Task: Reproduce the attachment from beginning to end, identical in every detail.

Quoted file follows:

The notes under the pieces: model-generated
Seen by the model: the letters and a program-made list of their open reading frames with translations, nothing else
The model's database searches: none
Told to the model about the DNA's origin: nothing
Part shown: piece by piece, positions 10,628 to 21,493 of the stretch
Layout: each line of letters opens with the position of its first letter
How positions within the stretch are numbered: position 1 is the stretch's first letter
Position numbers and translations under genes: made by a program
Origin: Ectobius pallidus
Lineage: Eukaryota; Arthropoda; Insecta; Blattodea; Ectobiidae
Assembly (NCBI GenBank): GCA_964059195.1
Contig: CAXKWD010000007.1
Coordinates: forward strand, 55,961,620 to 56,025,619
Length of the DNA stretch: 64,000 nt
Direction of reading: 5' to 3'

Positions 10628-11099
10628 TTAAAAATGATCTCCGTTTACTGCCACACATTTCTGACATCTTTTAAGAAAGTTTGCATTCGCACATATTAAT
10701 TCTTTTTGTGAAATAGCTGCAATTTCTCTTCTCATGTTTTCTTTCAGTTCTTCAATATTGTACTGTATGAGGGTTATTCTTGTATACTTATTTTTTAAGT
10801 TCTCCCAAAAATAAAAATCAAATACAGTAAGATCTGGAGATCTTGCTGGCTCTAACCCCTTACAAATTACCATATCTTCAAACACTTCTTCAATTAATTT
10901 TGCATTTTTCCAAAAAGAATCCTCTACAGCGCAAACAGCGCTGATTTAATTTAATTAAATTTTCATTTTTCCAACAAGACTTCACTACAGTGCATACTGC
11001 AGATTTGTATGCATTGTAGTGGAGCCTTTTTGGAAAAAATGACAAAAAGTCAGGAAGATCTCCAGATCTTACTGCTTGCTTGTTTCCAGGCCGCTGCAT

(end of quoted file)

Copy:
The notes under the pieces: model-generated
Seen by the model: the letters and a program-made list of their open reading frames with translations, nothing else
The model's database searches: none
Told to the model about the DNA's origin: nothing
Part shown: piece by piece, positions 10,628 to 21,493 of the stretch
Layout: each line of letters opens with the position of its first letter
How positions within the stretch are numbered: position 1 is the stretch's first letter
Position numbers and translations under genes: made by a program
Origin: Ectobius pallidus
Lineage: Eukaryota; Arthropoda; Insecta; Blattodea; Ectobiidae
Assembly (NCBI GenBank): GCA_964059195.1
Contig: CAXKWD010000007.1
Coordinates: forward strand, 55,961,620 to 56,025,619
Length of the DNA stretch: 64,000 nt
Direction of reading: 5' to 3'

Positions 10628-11099
10628 TTAAAAATGATCTCCGTTTACTGCCACACATTTCTGACATCTTTTAAGAAAGTTTGCATTCGCACATATTAAT
10701 TCTTTTTGTGAAATAGCTGCAATTTCTCTTCTCATGTTTTCTTTCAGTTCTTCAATATTGTACTGTATGAGGGTTATTCTTGTATACTTATTTTTTAAGT
10801 TCTCCCAAAAATAAAAATCAAATACAGTAAGATCTGGAGATCTTGCTGGCTCTAACCCCTTACAAATTACCATATCTTCAAACACTTCTTCAATTAATTT
10901 TGCATTTTTCCAAAAAGAATCCTCTACAGCGCAAACAGCGCTGATTTAATTTAATTAAATTTTCATTTTTCCAACAAGACTTCACTACAGTGCATACTGC
11001 AGATTTGTATGCATTGTAGTGGAGCCTTTTTGGAAAAAATGACAAAAAGTCAGGAAGATCTCCAGATCTTACTGCTTGCTTGTTTCCAGGCCGCTGCAT